Lu W, Peissel B, Babakhanlou H, Pavolva A, Geng L, Fan X, Larson C, Brent G, Zhou J. 1997. Perinatal lethality with kidney and pancreas defects in mice with a targeted Pkd1 mutation. Nature Genet; 17:179-181.
Lu W, Fan X, Basora N, Babakhanlou H, Law T, Rifai N, Harris PC, Perez-Atayde AR, Rennke HG, Zhou J. 1999. Late onset of renal and hepatic cysts in Pkd1 targeted heterozygotes. Nature Genet; 21:160-161.
Lu W, Shen X, Pavlova A, Lakkis M, Ward CJ, Pritchard L, Harris PC, Genest DR, Perez-Atayde AR, Zhou J. 2001. Comparison of Pkd1-targeted mutants reveals that loss of polycystin-1 causes cyst formation and bone defects. Hum Mol Genet; 10:2385-2396.
Herron BJ, Lu W, Rao C, Liu S, Peters H, Bronson RT, Justice MJ, McDonald JD, Beier DR. 2002. Efficient generation and mapping of recessive developmental mutants using ENU mutagenesis. Nature Genet; 30:185-189.
Silverman ES, Le L, Baron RM, Hallock A, Hjoberg J, Shikanai T, Storm van’s Gravesande K, Auron PE, Lu W. 2002. Cloning and functional analysis of the mouse 5-lipoxygenase promoter. Am J Respir Cell Mol Biol; 26(4):475-483.
Liu S, Lu W, Obara T, Kuida S, Lehoczky J, Dewar K, Drummond IA, Beier DR. 2002. A mutated novel Nek kinase causes cystic disease. Development; 129(24):5839-5846.
Nauli SM, Alenghat FJ, Luo Y, Williams E, Vassilev P, Li X, Elia AE, Lu W, Brown EM, Quinn SJ, Ingber DE, Zhou J. 2003. Polycystins 1 and 2 mediate mechanosensation in the primary cilium of kidney cells. Nature Genet; 33:129-137.
Lu W, van Eerde AM, Fan X, Quintero-Rivera F, Kulkarni S, Ferguson HL, Kim H, Fan Y, Xi Q, Li QG, Sanlaville D, Andrews W, Sundaresan V, Bi W, Yan J, Giltay JC, Wijmenga C, de Jong TPVM, Feather S, Woolf A, Rao Y, Lupski JR, Eccles MR, Quade BJ, Gusella JF, Morton CC, Maas RL. 2007. Disruption of ROBO2 is associated with urinary tract anomalies and confers risk of vesicoureteral reflux. Am J Hum Genet; 80(4):616-632.
Lu W, Quintero-Rivera F, Fan Y, Alkuraya F, Donovan DJ, Xi Q, Turbe-Doan A, Li QG, Campbell CG, Shanske AL, Sherr EH, Ahmad A, Peters R, Rilliet B, Parvex P, Bassuk AG, Harris DJ, Ferguson H, Kelly C, Walsh CA, Gronostajski RM, Devriendt K, Higgins A, Ligon AH, Quade BJ, Morton CC, Gusella JF, Maas RL. 2007. NFIA haploinsufficiency is associated with a CNS malformation syndrome and urinary tract defects, PLoS Genet; 3(5):e80:0830-0843.
Higgins AW, Alkuraya FS, Bosco AF, Bruns GAP, Donovan DJ, Eisenman R, Fan Y, Farra CG, Ferguson HL, Gusella JF, Harris DJ, Herrick SR, Kelly C, Kim HG, Kishikawa S, Kocher KM, Korf BR, Kulkarni S, Leach NT, Lemyre E, Lewis J, Ligon AH, Lu W, Maas RL, MacDonald ME, Moore SDP, Peters RE, Quade BJ, Quintero-Rivera F, Saadi I, Shen Y, Shendure J, Williamson RE, Morton CC. Balanced or Unbalanced, That is the Cytogenetic Question: Characterization of Apparently Balanced Chromosomal Rearrangements from the Developmental Genome Anatomy Project. Am. J. Hum. Genet 2008; 82(3):712-722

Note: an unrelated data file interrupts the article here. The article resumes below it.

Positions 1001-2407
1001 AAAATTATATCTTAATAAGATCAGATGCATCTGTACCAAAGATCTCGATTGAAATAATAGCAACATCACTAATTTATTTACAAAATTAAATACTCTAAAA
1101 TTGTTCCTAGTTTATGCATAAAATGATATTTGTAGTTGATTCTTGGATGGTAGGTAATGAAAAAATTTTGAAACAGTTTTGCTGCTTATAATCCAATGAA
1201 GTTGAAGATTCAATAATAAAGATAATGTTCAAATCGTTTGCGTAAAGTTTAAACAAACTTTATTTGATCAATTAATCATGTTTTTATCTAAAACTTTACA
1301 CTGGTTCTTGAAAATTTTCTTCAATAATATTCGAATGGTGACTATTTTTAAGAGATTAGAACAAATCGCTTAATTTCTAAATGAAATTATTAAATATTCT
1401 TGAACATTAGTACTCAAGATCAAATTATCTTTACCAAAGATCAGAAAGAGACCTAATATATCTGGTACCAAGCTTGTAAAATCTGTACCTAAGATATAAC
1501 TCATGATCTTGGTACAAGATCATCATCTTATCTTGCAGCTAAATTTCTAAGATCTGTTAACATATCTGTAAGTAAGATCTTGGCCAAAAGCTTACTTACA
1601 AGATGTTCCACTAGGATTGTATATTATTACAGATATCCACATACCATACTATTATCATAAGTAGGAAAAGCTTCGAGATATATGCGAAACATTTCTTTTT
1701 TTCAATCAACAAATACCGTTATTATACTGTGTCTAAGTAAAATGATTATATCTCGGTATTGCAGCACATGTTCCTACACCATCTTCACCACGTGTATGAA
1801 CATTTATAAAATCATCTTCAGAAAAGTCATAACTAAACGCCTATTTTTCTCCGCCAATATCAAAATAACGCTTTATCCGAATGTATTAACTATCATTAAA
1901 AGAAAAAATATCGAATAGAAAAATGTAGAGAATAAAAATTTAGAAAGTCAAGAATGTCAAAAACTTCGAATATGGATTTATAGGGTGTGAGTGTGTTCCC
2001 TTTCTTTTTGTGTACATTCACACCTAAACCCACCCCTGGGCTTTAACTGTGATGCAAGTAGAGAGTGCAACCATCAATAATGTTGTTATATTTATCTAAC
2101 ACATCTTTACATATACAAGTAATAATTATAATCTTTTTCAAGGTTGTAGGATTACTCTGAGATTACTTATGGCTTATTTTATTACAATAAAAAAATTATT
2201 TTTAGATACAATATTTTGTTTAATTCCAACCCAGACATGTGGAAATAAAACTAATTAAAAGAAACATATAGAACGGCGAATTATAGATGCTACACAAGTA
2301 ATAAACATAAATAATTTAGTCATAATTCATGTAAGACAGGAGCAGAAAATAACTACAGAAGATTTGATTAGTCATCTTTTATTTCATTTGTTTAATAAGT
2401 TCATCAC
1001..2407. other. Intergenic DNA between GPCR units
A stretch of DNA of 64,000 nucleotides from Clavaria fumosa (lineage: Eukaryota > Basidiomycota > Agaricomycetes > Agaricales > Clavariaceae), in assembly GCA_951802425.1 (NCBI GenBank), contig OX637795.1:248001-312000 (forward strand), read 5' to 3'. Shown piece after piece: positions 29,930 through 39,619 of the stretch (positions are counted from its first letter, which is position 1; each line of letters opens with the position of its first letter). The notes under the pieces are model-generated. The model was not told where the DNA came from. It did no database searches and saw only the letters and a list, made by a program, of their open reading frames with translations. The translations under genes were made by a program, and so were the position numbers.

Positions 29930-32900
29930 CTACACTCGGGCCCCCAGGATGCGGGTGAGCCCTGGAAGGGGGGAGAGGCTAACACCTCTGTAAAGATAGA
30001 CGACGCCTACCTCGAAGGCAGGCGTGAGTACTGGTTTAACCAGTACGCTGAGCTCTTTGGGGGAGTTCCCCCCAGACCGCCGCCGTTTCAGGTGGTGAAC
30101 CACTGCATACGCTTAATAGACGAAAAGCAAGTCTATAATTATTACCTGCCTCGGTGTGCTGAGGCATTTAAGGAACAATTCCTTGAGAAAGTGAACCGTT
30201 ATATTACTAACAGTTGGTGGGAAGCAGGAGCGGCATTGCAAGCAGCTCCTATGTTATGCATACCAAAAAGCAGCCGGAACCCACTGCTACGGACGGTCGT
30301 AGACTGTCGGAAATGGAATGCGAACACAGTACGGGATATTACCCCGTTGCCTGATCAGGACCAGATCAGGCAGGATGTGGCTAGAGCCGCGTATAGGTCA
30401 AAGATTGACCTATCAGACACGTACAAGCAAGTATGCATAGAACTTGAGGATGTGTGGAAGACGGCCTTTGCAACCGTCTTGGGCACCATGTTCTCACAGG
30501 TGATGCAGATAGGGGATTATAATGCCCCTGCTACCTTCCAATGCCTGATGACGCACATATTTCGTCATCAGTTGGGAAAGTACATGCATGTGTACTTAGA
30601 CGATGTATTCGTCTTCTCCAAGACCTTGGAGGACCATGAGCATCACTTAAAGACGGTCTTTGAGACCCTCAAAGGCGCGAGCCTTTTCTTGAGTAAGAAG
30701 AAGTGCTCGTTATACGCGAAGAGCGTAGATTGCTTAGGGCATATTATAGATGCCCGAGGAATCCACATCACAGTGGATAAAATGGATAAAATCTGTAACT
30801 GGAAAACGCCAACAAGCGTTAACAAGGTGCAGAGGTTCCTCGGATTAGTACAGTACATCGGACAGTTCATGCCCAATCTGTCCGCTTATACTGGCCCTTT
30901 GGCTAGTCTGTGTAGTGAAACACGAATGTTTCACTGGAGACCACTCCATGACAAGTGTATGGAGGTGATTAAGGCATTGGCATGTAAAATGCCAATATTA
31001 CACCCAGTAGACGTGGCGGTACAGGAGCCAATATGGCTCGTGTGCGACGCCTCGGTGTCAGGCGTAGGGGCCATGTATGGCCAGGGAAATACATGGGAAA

Bonegio RG, Beck LH , Kahlon R, Lu W, Salant DJ. The fate of notch deficient nephrogenic progenitors during metanephric kidney development. Kidney Int 2011; 79(10):1099-1112
Parades J, Sims-Lucas S, Wang H, Lu W, Coley B, Gittes, GK, Bates CM. Assessing vesicoureteral reflux in live inbred mice via ultrasound with microbubble contrast agent. Am J Physiol Renal Physiol 2011; 300(5):F1262-5
Wang H, Li Q, Liu J, Mendelsohn C, Salant DJ, Lu W. Noninvasive assessment of antenatal hydronephrosis in mice reveals a critical role for Robo2 in maintaining anti-reflux mechanism. PLoS ONE 2011; 6(9):e24763
Fan X, Li Q, Pisarek-Horowitz A, Rasouly HM, Wang X, Bonegio RG, Wang H, McLaughlin M, Mangos S, Kalluri R, Holzman LB, Drummond IA, Brown D, Salant DJ, Lu W. Inhibitory Effects of Robo2 on Nephrin: A Crosstalk between Positive and Negative Signals Regulating Podocyte Structure. Cell Rep. 2012 Jul 26; 2(1):52-61.
Technologies available for sharing upon request:
Conventional and conditional gene targeting and transgenic mice technologies; TaqMan real-time PCR assay; Human disease gene mutation screening; Mouse embryonic kidney organ culture; whole mount mouse embryonic kidney dual color immunostaining; Yeast-two hybrid screening; neuronal migration assay; noninvasive ultrasound imaging of mouse kidney and urinary tract